One of the oldest genealogical societies in the US is the California Genealogical Society, established in 1898, 115 years ago!
CGS is located at 2201 Broadway, LL2, Oakland, California 94612, close to San Francisco. Jeffrey Vaillant, current CGS president, responded to MyHeritage's questions via email.
With some 1,150 members – including those well living beyond California, and those who do not have California ancestors – this is a very active society.The library is open on Thursday, Friday and Saturday from 10am-5pm, as well as other times for classes and training. The program includes on-site visits to various repositories and historic sites. For more information, see the CGS website http://www.californiaancestors.org.
Members stay in touch via a monthly email/eNews. Although they don’t have an email discussion group, CGS is planning to offer Google Hangouts in the near future.
One-day seminars are held several times each year, as well as additional training and educational opportunities. Depending on the event and location, the events attract between 75-900 people. Speakers are selected based on the collective knowledge of people within the society.
As befits a more than century-old society, their research library is extensive, with some 8,000 volumes and 95 vertical feet in its Manuscript Collection, including photographs, family papers and cemetery records donated over its history. Some files contain information dating to the 1500s and 1600s.
Additionally, other resources include a City Directory Library, microfilm including state counties and cities, as well as other states and naturalizations. For a low fee, visitors can take use the CGS Lookup Service, the California Names Index to obtain copies from original records. Computers, copier and scanner are available for patron use, and we offer access to subscription databases on site. For more catalog information, click here.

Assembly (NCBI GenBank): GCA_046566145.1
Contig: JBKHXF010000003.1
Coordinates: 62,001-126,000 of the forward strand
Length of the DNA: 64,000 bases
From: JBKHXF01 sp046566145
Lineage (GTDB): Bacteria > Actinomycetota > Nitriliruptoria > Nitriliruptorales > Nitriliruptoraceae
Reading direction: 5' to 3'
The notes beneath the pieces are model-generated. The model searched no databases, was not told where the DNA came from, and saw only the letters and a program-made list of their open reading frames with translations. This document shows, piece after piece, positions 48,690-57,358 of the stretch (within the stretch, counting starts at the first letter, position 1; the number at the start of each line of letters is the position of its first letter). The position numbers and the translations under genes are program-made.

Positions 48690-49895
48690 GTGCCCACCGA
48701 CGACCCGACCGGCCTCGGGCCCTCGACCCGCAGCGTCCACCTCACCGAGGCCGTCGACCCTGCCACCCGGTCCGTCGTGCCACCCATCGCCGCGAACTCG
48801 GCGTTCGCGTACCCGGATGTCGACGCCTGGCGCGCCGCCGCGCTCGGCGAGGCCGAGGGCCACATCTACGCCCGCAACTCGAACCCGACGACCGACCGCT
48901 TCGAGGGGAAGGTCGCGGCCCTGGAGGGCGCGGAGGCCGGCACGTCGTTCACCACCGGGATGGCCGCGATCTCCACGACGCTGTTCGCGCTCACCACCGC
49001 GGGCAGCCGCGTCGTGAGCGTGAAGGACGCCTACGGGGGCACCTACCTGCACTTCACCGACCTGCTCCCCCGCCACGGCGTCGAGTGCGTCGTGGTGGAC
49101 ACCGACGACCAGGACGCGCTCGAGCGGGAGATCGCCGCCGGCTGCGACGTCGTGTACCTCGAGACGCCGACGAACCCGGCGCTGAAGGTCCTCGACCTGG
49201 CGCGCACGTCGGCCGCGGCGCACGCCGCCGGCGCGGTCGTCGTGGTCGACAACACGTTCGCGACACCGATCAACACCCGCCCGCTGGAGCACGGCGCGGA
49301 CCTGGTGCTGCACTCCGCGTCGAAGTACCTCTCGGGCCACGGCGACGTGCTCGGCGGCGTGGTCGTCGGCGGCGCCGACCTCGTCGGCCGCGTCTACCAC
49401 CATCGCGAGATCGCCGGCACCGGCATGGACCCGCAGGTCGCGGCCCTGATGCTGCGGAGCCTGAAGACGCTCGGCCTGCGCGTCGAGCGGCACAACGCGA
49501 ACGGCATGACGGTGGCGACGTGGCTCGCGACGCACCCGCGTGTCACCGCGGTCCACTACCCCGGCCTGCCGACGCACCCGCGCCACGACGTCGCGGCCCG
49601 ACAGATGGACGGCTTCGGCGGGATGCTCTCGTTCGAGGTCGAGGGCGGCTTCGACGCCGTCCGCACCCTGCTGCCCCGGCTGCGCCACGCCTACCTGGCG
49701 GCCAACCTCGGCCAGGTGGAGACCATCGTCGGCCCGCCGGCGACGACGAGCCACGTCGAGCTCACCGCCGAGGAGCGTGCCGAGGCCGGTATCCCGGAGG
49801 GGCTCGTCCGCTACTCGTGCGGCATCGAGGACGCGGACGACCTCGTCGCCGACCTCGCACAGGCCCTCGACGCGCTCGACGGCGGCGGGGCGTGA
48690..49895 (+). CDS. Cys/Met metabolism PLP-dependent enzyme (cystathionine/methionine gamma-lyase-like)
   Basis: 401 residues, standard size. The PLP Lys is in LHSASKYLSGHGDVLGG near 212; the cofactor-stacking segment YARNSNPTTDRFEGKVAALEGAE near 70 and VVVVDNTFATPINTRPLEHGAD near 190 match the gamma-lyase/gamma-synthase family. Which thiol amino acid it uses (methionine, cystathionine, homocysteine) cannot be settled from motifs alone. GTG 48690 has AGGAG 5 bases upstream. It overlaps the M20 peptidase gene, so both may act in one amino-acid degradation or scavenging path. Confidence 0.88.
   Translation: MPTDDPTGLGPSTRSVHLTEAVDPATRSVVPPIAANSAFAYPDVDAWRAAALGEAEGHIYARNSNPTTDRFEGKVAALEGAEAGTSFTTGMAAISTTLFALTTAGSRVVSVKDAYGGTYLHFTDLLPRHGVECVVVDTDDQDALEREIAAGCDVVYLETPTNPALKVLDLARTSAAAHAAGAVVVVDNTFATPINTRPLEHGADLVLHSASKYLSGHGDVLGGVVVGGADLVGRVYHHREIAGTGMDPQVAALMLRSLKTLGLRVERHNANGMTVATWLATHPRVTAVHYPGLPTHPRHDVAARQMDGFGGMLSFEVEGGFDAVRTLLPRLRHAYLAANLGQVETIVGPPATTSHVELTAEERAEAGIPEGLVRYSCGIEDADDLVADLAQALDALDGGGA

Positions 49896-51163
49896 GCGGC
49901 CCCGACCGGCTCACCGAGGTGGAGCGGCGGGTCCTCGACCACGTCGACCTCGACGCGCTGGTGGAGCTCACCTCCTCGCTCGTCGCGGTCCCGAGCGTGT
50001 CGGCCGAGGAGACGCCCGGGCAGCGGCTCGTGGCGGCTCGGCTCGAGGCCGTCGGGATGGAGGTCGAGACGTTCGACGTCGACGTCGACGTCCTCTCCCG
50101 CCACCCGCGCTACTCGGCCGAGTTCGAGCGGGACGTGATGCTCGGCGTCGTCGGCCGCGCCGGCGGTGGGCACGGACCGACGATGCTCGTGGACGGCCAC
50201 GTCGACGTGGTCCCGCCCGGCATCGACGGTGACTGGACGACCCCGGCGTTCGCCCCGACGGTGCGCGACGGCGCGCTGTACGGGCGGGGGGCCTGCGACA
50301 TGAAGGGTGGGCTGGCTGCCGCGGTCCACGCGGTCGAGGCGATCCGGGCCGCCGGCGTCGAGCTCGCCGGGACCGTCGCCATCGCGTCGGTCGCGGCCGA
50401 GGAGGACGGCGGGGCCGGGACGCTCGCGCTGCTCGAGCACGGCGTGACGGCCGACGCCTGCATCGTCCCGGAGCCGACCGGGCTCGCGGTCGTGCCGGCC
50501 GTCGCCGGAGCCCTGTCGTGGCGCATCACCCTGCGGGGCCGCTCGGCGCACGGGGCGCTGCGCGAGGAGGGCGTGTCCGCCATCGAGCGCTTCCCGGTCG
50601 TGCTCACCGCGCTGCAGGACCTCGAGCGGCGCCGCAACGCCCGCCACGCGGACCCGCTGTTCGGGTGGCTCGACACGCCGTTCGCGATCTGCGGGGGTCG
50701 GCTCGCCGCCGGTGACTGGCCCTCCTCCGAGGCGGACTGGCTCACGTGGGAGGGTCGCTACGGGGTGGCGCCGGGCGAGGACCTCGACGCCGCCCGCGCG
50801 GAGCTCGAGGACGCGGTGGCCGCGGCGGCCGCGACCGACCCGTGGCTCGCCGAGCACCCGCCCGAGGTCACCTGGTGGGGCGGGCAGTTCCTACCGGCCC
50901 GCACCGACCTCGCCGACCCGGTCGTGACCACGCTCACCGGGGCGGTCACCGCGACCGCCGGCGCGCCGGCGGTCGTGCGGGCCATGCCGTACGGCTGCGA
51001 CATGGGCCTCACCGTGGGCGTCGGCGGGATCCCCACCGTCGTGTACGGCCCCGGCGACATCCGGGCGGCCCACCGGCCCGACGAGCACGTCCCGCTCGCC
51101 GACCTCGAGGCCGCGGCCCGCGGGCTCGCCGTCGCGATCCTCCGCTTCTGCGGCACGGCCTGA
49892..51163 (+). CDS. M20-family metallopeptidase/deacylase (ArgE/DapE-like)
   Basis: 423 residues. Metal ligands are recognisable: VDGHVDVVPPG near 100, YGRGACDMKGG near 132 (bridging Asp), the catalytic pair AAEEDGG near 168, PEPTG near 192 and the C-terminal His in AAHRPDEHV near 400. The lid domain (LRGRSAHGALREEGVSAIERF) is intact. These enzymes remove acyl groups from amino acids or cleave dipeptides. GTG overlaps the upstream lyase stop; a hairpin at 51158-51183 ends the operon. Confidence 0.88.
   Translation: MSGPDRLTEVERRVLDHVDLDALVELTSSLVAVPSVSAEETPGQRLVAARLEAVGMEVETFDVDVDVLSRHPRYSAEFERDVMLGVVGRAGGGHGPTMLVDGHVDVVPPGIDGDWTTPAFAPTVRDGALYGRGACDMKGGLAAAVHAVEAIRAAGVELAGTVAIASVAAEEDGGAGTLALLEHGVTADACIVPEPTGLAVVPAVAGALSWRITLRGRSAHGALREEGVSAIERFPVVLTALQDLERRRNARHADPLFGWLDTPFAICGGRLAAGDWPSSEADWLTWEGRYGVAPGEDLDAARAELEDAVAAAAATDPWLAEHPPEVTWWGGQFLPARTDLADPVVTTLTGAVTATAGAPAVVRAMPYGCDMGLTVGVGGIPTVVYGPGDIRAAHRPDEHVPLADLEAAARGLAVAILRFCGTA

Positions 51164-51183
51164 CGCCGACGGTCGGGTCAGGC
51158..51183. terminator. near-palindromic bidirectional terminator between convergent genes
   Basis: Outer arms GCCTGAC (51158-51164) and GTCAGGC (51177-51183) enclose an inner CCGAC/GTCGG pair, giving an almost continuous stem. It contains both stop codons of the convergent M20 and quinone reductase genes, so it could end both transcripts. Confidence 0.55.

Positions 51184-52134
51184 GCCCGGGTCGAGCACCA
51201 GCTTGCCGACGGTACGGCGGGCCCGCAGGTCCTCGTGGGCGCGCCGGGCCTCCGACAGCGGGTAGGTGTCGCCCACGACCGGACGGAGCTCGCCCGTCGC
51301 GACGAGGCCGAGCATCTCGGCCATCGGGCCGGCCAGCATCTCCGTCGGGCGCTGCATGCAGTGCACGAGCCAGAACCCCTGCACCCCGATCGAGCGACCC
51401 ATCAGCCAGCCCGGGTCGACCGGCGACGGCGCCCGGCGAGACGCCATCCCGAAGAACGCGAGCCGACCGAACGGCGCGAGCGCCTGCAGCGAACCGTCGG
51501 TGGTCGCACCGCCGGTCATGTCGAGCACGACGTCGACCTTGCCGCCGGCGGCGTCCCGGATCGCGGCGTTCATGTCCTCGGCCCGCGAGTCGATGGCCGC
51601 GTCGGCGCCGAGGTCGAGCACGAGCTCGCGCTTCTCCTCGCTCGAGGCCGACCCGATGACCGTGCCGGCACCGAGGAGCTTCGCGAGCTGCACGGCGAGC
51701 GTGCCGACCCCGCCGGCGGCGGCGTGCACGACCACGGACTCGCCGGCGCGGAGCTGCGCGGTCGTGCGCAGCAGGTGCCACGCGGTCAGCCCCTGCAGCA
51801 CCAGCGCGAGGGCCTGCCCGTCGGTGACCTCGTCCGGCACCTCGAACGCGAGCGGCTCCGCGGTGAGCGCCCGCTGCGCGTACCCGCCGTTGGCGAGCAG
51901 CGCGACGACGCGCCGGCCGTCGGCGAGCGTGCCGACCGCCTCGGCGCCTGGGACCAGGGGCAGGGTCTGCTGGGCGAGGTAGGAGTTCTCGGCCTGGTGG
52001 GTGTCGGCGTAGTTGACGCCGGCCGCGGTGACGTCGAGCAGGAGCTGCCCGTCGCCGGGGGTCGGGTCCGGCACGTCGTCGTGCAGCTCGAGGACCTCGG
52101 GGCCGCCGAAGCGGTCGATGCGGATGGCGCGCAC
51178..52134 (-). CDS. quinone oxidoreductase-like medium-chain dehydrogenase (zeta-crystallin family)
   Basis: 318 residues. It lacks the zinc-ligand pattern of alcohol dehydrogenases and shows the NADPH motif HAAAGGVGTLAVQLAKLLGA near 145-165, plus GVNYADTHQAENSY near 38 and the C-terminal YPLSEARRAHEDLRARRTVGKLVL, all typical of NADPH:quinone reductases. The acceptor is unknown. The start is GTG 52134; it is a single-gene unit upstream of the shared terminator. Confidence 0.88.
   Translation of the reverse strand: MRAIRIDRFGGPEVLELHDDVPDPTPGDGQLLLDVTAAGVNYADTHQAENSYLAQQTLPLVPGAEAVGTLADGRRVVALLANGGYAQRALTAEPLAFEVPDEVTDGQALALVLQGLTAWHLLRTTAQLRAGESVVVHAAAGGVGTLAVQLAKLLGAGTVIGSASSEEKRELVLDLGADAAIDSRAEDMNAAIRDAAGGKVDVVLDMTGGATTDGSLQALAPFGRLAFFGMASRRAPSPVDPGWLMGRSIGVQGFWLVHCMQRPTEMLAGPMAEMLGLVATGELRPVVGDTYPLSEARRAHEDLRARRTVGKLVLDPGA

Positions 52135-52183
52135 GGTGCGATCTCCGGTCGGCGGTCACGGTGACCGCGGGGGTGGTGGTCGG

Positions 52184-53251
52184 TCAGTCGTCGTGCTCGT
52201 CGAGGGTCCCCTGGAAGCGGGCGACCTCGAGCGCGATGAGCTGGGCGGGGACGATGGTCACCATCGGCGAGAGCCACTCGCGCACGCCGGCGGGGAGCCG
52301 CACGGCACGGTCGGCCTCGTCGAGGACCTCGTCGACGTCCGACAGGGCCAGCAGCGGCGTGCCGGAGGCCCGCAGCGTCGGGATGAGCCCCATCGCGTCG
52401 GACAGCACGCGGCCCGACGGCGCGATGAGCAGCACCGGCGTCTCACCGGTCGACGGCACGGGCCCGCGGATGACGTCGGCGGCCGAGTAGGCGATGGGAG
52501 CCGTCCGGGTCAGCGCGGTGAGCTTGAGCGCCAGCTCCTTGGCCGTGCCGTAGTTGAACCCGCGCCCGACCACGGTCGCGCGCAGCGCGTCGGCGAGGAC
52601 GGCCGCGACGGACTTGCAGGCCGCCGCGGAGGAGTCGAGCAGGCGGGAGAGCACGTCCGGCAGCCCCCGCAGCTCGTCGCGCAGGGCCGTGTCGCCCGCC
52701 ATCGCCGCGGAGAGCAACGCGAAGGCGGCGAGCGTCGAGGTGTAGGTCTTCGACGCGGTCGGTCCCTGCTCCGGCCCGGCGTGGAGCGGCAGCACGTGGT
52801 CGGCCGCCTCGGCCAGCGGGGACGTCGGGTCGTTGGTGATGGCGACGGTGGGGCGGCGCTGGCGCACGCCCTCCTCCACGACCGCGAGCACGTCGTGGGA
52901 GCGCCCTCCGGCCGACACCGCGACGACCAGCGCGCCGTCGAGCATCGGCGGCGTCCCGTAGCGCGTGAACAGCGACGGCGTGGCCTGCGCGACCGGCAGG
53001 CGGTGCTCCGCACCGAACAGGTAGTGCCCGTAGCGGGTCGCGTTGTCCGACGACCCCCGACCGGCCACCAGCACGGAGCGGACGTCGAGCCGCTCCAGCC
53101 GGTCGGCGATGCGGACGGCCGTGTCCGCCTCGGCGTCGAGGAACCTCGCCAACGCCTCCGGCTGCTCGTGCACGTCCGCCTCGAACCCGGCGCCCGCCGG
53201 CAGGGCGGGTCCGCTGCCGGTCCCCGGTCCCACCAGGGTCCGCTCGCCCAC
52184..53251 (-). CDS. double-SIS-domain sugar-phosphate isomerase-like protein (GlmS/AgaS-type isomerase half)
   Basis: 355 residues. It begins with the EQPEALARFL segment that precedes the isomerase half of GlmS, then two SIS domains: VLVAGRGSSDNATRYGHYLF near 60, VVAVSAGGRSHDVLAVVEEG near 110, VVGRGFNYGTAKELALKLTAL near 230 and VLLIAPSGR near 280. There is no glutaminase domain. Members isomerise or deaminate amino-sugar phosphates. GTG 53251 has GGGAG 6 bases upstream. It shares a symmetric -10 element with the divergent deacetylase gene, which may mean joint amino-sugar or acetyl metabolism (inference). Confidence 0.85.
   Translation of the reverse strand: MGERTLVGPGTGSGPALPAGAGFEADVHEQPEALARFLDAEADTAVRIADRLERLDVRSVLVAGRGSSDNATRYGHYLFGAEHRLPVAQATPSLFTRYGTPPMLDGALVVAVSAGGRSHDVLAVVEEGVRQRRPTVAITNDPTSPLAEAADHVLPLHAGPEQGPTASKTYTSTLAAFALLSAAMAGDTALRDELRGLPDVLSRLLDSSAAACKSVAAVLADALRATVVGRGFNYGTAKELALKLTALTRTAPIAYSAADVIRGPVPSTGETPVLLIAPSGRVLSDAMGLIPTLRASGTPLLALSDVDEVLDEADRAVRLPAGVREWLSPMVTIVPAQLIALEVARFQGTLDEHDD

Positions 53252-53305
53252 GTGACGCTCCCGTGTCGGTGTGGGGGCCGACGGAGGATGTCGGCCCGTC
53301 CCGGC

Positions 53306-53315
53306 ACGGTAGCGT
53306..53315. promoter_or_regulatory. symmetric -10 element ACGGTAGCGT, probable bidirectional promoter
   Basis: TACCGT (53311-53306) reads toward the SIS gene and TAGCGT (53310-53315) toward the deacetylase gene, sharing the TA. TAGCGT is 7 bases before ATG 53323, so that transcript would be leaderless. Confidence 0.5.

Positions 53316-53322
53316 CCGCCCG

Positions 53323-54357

CGS also works cooperatively on indexing and recording local resources. Resources include four volumes of San Francisco Deaths, two volumes of SF Probates, the award-winning Raking the Ashes which guides researchers through pre-1906 earthquake San Francisco records, among others. Most of these completed projects have been published-- see the publications list here.
While much of CGS’s research involves people in Northern California, it does cover a multitude of locales, and offers classes on different ethnic ancestries and geographical areas. For more information, click here.
This society also looks to the future and the first Saturday of each month offers Genealogy 101, which is open to both members and others. CGS is constantly on the lookout for the younger generation, as they are the future of the society. There’s also a special membership rate for students.
There are special interest groups that meet monthly, the San Francisco SIG and the RootsMagic SIG.
The California Nugget is the CGS journal, and almost every issue contains stories of interesting discoveries made by the group’s members. Recently, Linda Okazaki traced her husband’s ancestry from late 19th-century Japan to California and through Japanese Internment Camps in several states, to the present. Lavinia Grace Schwarz wrote about her great-grandmother’s ancestry, tied to St. Dominique (today Haiti) and England.
CGS President Jeffrey Vaillant offers these tips for beginners:
- Beginners need to start with themselves, and work backwards in time.
- Talking to elders in the family can provide a bigger picture of the family over time, and provide hints for where to search next.
- Be sure to keep track of where you obtain your information and documentation. Gradually the tree will grow—and if you need help, don’t hesitate to contact your local genealogical society.
- CGS has a wonderful Research Committee that offers lookups and genealogical research at very reasonable rates. Become a CGS member today!
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